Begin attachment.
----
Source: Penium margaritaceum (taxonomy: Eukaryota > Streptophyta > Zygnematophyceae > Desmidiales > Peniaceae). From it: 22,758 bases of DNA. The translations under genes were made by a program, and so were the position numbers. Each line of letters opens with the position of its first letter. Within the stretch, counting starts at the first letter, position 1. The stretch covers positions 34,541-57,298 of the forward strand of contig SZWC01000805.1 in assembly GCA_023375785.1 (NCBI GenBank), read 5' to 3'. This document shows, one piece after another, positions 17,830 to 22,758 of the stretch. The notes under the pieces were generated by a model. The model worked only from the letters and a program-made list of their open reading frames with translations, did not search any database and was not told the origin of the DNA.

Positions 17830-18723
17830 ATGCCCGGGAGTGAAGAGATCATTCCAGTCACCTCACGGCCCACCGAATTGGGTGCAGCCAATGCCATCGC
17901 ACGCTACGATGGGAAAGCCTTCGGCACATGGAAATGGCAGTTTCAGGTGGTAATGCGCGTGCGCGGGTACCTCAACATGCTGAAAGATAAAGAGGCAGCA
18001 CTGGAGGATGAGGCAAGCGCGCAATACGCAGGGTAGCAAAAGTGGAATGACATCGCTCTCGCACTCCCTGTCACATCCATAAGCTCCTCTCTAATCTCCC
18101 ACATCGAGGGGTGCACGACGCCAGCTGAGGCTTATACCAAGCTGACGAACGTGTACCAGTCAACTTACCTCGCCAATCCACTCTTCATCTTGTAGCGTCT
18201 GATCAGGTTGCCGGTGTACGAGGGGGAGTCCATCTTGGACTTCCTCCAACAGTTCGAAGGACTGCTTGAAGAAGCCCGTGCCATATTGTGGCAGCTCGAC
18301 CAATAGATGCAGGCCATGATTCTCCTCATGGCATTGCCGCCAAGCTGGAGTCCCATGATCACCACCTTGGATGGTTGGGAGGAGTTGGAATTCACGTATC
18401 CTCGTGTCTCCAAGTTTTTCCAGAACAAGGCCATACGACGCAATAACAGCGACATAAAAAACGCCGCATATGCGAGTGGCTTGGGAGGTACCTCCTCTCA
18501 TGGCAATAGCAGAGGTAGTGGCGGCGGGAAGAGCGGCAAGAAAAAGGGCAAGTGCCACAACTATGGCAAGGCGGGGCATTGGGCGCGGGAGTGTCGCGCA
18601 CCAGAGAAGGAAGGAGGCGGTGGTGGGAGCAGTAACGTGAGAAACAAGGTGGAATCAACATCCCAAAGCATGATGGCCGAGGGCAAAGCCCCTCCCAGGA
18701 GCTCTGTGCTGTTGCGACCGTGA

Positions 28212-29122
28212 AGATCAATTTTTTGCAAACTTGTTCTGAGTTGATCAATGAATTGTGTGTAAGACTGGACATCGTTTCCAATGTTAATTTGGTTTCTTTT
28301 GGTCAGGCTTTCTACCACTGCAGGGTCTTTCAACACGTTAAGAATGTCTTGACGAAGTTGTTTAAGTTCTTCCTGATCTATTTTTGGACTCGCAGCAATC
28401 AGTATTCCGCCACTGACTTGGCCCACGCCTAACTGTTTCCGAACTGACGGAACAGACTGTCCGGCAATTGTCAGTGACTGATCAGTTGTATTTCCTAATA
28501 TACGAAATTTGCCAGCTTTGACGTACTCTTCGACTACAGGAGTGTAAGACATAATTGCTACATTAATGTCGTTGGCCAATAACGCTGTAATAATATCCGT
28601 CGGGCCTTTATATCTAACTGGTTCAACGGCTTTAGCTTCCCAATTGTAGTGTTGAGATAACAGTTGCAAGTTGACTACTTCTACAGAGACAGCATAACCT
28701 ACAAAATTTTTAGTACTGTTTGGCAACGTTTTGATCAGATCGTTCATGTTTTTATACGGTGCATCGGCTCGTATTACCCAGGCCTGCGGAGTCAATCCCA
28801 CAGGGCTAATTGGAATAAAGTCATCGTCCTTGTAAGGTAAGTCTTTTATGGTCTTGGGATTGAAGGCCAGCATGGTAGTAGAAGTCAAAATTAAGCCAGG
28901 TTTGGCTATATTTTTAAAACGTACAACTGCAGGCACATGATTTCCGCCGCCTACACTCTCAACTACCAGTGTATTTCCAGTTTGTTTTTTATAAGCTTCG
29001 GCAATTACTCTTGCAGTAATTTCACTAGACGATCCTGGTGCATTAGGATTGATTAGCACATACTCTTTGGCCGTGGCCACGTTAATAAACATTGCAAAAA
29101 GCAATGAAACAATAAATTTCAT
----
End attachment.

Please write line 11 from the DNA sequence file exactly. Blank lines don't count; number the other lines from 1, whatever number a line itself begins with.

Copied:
18601 CCAGAGAAGGAAGGAGGCGGTGGTGGGAGCAGTAACGTGAGAAACAAGGTGGAATCAACATCCCAAAGCATGATGGCCGAGGGCAAAGCCCCTCCCAGGA